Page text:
Archives for the month of: September, 2011



Featured in this issue are works by the following artists:

James Adair

Sean Burn

Caroline Devine

Meinir Wyn Jones

Bob Milner

Susan Mortimer

To view MAT Zine as a PDF please click on the link below:

MAT Zine September 2011 2

A week or so back I was invited to submit a piece for an arts group crit discussion organized by Megan Pickering.  Below is an outline of my submission.

I have frequently wondered recently about the idea of shared cultural understandings represented/residing through/in books and the idea of the destruction of books as seen as an attack on shared intellectual freedoms.

Veneration/the value placed on books can be understood as part of a means of cultural establishment.

 So began looking at the idea of cultural identities being exploited and used as means of propaganda and social control.

 For this piece I use a 1900’s composite doll body to create a paper cast with pages from two books, ‘The Greek Commonwealth in the 5th Century’ and ‘Strangelands’ Tracey Emins autobiography.

 I have been working with these books for a few months.

‘The Greek Commonwealth’ as it is a study of a template of society which our own is based.

Tracey Emins autobiography is a book I have been thinking of in terms of representing current gender issues.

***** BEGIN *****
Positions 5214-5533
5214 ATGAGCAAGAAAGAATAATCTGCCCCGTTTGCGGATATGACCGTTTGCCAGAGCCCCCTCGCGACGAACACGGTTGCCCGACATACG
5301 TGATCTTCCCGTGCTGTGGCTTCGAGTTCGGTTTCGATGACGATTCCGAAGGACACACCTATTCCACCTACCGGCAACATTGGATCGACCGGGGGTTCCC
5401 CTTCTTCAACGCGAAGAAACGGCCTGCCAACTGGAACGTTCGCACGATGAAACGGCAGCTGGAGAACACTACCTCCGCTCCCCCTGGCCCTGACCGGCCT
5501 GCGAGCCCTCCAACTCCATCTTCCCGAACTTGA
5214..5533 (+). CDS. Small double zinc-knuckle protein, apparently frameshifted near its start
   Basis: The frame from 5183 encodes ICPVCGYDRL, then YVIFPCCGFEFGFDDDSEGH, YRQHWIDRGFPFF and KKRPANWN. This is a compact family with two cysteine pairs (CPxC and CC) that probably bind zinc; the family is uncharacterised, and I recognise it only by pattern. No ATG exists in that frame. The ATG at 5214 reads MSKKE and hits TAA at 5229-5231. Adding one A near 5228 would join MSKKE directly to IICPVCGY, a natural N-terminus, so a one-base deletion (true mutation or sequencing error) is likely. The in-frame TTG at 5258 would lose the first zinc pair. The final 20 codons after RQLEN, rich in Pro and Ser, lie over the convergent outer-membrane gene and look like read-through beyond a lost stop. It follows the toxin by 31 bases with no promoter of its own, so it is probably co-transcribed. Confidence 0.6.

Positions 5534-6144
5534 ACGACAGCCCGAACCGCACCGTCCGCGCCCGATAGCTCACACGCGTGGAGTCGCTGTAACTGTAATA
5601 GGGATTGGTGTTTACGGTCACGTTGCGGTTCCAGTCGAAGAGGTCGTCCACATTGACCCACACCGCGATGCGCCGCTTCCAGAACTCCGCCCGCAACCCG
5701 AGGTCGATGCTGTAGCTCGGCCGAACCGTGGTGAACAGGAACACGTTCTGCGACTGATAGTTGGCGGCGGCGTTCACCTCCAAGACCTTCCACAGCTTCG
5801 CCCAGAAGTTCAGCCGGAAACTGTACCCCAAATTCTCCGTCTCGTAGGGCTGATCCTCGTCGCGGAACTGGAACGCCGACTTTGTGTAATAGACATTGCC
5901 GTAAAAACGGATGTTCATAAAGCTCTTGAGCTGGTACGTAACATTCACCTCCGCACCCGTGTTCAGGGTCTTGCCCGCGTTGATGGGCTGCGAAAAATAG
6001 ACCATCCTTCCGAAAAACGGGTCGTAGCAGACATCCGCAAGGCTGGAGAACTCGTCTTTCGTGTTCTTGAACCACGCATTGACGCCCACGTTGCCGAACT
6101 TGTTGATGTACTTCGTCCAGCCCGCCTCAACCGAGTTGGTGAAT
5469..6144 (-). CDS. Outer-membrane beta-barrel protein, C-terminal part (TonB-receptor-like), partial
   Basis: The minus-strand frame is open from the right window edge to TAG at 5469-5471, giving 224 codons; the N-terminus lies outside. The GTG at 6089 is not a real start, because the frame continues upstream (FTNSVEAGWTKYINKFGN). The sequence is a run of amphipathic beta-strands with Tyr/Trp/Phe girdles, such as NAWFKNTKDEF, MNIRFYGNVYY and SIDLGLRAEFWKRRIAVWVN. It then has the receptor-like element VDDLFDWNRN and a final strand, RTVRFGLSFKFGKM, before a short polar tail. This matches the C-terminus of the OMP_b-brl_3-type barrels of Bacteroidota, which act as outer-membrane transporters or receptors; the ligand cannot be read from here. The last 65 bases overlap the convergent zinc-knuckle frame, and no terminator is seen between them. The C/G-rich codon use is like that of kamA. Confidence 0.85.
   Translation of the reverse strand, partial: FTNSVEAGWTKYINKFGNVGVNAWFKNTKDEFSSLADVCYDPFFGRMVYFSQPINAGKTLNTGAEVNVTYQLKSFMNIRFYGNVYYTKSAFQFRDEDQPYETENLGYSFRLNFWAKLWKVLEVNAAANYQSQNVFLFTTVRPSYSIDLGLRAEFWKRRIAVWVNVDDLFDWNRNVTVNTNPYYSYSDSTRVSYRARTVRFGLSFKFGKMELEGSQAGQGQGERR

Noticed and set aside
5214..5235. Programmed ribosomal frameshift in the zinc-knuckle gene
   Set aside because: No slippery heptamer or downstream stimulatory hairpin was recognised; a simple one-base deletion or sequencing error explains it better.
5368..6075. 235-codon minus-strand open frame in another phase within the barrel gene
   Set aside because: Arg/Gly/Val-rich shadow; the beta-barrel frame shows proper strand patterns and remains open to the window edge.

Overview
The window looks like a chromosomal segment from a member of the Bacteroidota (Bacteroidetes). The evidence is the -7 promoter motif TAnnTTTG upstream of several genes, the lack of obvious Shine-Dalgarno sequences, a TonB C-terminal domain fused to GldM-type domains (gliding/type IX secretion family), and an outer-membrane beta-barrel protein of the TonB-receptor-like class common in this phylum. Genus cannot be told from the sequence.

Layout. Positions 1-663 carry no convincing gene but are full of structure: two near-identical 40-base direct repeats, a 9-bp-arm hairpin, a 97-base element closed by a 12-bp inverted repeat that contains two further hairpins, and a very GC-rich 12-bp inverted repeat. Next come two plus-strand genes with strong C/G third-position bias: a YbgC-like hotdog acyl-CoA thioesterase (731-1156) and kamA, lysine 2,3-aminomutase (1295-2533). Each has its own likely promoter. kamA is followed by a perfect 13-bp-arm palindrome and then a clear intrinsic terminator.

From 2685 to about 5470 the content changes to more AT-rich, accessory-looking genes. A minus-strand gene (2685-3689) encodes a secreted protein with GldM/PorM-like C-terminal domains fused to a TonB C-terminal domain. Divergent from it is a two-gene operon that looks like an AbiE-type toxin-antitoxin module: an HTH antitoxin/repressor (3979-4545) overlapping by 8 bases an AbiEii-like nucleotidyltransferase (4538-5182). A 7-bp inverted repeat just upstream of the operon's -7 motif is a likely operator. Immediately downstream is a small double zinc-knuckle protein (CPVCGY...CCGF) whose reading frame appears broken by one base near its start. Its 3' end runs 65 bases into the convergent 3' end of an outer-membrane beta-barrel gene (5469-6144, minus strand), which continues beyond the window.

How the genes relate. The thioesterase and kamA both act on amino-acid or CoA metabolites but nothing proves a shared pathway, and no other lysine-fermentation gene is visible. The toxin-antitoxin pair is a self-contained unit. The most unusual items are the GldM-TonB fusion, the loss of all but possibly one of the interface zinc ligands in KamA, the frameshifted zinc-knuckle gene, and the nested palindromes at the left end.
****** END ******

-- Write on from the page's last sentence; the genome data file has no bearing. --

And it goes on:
Close to completing work on my piece for the Al-Mutanabbi street book project. It has given me many headaches for the past year.

It has been really good to have the project and work through many questions and ideas.

‘Baghdad’s literary neighborhood has a long history of dissent and a well-practiced tolerance of other ideas. Under Saddam, Al Mutanabbi Street was a center for small anti-regime cells who published illegal copies of their tracts, under fake names. Because the place was known for intellectual resistance to the regime and as a center for liberal ideas, the government hated it. In the manic days after the fall of Baghdad, a flood of Western journalists came to Al Mutanabbi Street to meet dissident Iraqi writers, and in the cafes and shops there was always the excited roar of conversation.’

http://www.salon.com/news/feature/2005/08/26/culture

http://www.thingsasian.com/stories-photos/2665

After doing some more recent research I have begun to think of books as objects of as cultural artefacts and as a form of organizational culture: http://en.wikipedia.org/wiki/Organizational_culture

‘A system of knowledge, of standards for perceiving, believing, evaluating and acting . . . that serve to relate human communities to their environmental settings’   (Allaire and Firsirotu 1984).

 ‘The deeper level of basic assumptions and beliefs that are: learned responses to the group’s problems of survival in its external environment and its problems of internal integration; are shared by members of an organization; that operate unconsciously; and that define in a basic “taken -for-granted” fashion in an organization’s view of itself and its environment’ (Schein 1988).

Also researching the idea of the changing form of books in our own society or their replacement by interactive devices such as the ipad or Kindle.

 Books=ideas(not containers)

‘The human mind, no matter how cultivated its memory  or refined it’s recording systems can never fully and faithfully recapture the past, but nether can it escape from it. Memory and imagination supply and consume each other’s wears.’  Jerome Burner